The Jewish councilors at that time represented virtually all social forces in the city, according to the composition: lay judge Aaron Mendelewicz, the councilors David Kalman, Hersh Wajnsztajn, Yitzhak Weber – Zionists: Nathan Wajnsztajn – chairman of the retailers' association; Yaakov Bromberg and Abraham Ajzman – of the Bund. While the first was a Gur Chassid, the second belonged to Alexander Chassidim. Zundel Comber – teacher; Abraham Marcus - bakery owner, representative of Populist Craftsmen's Association. To the Bundist faction belonged the local leader of the party, Herman Kirszbaum, a boots sewer; Moshe Chaim Tiger – elder brother of Poalei-Zion activist Nathan Tiger z”l, who immigrated to Israel in the 1930s and was active in the cultural department of the Histadrut. He died several years ago in his kibbutz, Yagur; Yitzhak Cohen – by trade a trepiarz (wooden boots worker).

After a few months, Tiger resigned and his place as councilor was taken by Ewa Fudalowicz, the later wife of councilor Herman Kirszbaum. Her name was later Ewa Fudalowicz-Kirszbaum.

In 1922, councilor David Kalman passed away. Eliyahu Szajnrock, a representative of the merchants, took his place in the city council. It is also possible that Kalman's place was taken by Yithzak Weber and that Szajnrok was chosen from among the first councilors. I write these pages from memory, nearly 50 years later and I am possibly mistaken.

* * *

In the article of our Yizkor Book titled “Jewish-Polish Relationships in Kutno 40 Years Ago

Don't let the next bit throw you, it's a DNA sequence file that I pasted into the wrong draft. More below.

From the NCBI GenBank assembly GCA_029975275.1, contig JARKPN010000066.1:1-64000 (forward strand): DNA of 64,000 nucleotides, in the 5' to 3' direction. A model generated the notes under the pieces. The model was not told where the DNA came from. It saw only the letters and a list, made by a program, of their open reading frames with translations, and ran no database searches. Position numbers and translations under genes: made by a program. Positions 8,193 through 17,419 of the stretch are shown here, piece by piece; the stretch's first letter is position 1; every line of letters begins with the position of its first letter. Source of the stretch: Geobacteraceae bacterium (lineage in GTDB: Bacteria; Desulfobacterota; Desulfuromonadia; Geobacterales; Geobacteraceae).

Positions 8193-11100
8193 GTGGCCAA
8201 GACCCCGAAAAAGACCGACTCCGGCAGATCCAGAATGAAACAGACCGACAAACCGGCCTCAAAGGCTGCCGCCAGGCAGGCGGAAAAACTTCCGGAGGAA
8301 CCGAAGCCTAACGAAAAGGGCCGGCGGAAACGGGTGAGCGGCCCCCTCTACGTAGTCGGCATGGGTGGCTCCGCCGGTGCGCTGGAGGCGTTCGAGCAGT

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40 years ago” (pp. 115-131), D. Sztokfisz describes in detail the activity of the Jewish councilors in Kutner City Council, as well as my fight Jewish rights as a lay judge in the Magistrate. My principle was to defend the Jewish interests as a whole, without consideration of party and status, as well as the interests of each Jew – in particular. To illustrate this, I will briefly recount some episodes from that time.

By the summer of 1920, during the Polish-Bolshevik war, the Russians had occupied Płock, 40 kilometers from Kutno. The Polish authorities arrested, among other “suspect elements” in our city, the three Bundists and detained them in a camp behind Cracow for several months. But even after they had just returned from camp, several town council meetings were held without their participation. As it turned out, they were not sent invitations at all, even though they had already been in town and no one had taken their rights as counselors. Therefore, it was a big surprise for everyone, when the three federal councilors suddenly appeared at a city council meeting… uninvited. Only then did it get out of control and a series of interpellations, protests and scandals began.

The antisemitic councilors of the Endecja suggested that “since the representatives of the 'Bund' were disloyal to the Polish monarchy, given the evidence that they were interned in a camp as suspect elements, they should be excluded from the City Council”. Interestingly, the councilor of P.P.S. drank some water and did not react at all to the proposition of the Endeks and so there was a danger that he should accept it. Such a decision at this time could easily have turned into accusation against the Jewish population in general. I asked for the floor and sharply attacked the Endecja proposition, pointing out that an accidental, administrative arrest based on wartime draconian exemption of laws is not the same as a standard court ruling, especially after detention in a camp with not even an appeal in a court of law. I expressed my doubts about the validity of those decisions of the City Council, which were adopted in the absence of the Bundist councilors, especially after their release, when it was not considered necessary to send them invitations to the meetings.